America - Front
America - Back
By Kelsy Polnik 26th Oct 2019 | 2,965 views
Real time strategy (RTS) games have long been at home nearly exclusively on PCs. From time to time they make appearances on home consoles, but with very few exceptions do they ever seem to make a positive impact on players. Lornsword caught my eye as a title that may be part of that elusive group of great console RTS games. It has the basics one would expect from the genre, but its sole focus is on being a story-driven single player (or local co-op play) game, so it seemed like Lornsword had a chance at being greater than most strategy games on consoles.
Lornsword starts off slow… painfully slow. The early stages take their time to ease you into the controls, mechanics, and story of the game. Over the first several levels the skills, game mechanics, and structures available to you trickle out at a sluggish pace. It was getting to the point where I was having a hard time paying attention to, and enjoying, what seemed like a far too simplified take on an RTS. Thankfully Lornsword eventually hits its stride and becomes much more complex and interesting.
The fundamentals of the genre are there, with resources to acquire and spend in order to expand your army’s offensive and defensive capabilities, while opposing forces compete for those very same resources. You play as Corun Lan Ka and occasionally Eshe, who act as generals throughout the game. As generals they're entrusted to lead meagre forces to victory in a small assortment of mission types, such as defeating enemy camps or fending off a constant onslaught of warriors for a set amount of time.
The story has a small-scale Game of Thrones vibe to it, with a strong battle-ready people clashing against a more primitive adversary while also figuring out how to deal with a third more threatening force. Unfortunately, I found the narrative altogether uninteresting and eventually I wanted to skip past narrative segments in order to get back to the gameplay. The voice acting is fairly stiff for the most part, which doesn’t help sell the attempted messages buried in the story about philosophy, loyalty, and family.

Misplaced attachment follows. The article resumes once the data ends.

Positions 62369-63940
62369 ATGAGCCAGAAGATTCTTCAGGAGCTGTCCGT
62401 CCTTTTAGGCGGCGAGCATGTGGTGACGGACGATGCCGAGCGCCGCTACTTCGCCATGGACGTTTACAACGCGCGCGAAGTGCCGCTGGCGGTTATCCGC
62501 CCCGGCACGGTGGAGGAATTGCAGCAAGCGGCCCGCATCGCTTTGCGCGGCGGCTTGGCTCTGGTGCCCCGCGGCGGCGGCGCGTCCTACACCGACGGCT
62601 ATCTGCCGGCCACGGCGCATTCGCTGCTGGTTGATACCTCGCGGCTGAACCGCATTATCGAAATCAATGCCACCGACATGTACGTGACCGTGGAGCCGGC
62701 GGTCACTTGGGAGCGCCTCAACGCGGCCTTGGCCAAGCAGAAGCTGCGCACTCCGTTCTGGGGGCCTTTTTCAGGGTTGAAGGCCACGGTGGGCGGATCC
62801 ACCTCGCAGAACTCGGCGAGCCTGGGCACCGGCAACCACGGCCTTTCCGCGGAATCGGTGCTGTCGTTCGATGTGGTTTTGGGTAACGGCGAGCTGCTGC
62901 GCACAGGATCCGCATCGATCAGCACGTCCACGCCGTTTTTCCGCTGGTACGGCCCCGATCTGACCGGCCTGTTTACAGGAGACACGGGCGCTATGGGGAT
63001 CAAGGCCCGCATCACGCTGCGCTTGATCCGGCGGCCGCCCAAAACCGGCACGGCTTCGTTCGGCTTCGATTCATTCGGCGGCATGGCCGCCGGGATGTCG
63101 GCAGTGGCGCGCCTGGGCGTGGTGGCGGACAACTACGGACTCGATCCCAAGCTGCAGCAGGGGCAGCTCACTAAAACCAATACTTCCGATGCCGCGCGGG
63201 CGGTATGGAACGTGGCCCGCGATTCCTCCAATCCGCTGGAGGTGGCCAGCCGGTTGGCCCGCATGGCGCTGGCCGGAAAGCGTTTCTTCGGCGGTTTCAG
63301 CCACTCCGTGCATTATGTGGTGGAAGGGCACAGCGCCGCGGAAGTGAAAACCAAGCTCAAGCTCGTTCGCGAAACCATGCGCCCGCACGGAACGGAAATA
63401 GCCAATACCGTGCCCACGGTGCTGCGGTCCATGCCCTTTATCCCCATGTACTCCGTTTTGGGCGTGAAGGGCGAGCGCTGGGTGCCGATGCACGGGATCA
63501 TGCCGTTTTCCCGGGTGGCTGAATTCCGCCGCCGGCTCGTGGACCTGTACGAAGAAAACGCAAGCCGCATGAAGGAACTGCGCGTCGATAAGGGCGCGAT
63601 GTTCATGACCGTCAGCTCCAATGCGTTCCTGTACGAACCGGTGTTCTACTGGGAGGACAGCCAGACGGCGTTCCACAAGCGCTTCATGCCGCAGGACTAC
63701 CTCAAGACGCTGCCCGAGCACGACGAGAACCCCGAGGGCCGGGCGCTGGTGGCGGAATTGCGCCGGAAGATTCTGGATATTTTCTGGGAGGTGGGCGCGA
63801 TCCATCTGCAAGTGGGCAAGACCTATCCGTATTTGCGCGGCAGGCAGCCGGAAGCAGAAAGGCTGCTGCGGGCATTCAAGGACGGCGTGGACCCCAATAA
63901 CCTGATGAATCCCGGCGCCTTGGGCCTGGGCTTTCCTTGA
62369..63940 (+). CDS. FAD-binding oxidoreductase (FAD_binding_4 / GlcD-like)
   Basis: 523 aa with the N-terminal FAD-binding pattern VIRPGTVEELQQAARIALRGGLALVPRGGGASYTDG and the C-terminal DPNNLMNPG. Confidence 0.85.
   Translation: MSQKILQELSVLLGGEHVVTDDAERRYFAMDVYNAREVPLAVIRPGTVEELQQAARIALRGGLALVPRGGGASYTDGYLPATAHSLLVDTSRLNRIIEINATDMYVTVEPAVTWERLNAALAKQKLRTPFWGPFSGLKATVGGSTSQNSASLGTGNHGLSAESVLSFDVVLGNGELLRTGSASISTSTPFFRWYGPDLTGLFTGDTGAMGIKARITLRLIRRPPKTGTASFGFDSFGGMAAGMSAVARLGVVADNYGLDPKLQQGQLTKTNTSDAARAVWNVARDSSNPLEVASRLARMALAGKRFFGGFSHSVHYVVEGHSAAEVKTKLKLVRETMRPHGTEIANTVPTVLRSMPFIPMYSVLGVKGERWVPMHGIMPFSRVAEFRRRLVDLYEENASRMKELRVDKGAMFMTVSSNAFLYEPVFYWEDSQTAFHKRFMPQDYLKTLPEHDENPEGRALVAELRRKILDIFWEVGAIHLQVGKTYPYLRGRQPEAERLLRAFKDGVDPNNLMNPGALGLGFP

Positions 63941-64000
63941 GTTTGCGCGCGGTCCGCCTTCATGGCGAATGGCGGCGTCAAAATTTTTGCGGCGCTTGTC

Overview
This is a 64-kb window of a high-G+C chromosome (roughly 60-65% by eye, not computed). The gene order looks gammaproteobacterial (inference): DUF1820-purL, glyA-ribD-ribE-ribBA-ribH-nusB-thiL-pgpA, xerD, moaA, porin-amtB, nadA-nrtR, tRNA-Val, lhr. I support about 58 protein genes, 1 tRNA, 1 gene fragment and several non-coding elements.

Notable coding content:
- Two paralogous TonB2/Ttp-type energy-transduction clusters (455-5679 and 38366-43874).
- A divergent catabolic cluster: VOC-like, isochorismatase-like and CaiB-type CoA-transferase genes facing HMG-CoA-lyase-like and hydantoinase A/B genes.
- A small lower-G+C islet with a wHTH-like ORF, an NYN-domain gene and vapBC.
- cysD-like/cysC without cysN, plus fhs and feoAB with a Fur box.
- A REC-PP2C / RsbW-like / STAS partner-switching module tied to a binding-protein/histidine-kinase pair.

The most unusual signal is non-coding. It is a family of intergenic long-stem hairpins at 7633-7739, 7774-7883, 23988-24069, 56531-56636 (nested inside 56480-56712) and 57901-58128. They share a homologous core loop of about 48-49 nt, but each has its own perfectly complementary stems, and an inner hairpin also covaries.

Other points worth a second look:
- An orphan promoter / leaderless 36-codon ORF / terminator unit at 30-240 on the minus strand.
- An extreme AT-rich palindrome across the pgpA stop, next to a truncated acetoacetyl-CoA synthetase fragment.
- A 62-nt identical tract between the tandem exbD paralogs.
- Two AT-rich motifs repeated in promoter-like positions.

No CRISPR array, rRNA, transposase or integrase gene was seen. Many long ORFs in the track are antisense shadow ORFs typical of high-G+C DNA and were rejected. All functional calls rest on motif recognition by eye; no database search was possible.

After the slow beginning the gameplay of Lornsword eventually really grew on me. The maps are just the right size to zip around, using a small amount of magic to travel quickly to get your bearings, after which you can use a bit more magic to teleport back to home base and start applying your plan of attack. It becomes very important to manage your magic - even more so than your health - as it's used to summon supernatural allies, travel at faster speeds, and return to base in a flash. Sadly, mission variety is meagre.
With such a small assortment of missions the dreadful ones stand out. The 'hold the base for x amount of time' ones are in the dreadful group. They last for 20-30 minutes and consist of stretched out periods waiting for things to happen, until suddenly too much happens and you have to restart with the new-found knowledge of how, and more importantly when, to deal with attacks. This means that a fairly simple and tedious mission is often played at least twice before success is achieved. The simple 'defeat the enemy camp missions' are quite enjoyable, but in nearly all of these stages the victory goal is obtained far before you have the chance to fully upgrade your troops or summons, forcing me to scratch my head as to why they exist when they never seem to be necessary or even achievable within the time constraints.
Lornsword was regretfully not the console RTS I had envisioned when I first saw the trailer. It does a fine job of stripping the genre down to its essentials and working notably well with a controller, but outside of that it exists in a bland world where a third of the missions feel like a chore rather than an interesting challenge to overcome. The embryo of a solid console RTS game is there, but it needed more refining for it to stand out and become something truly special.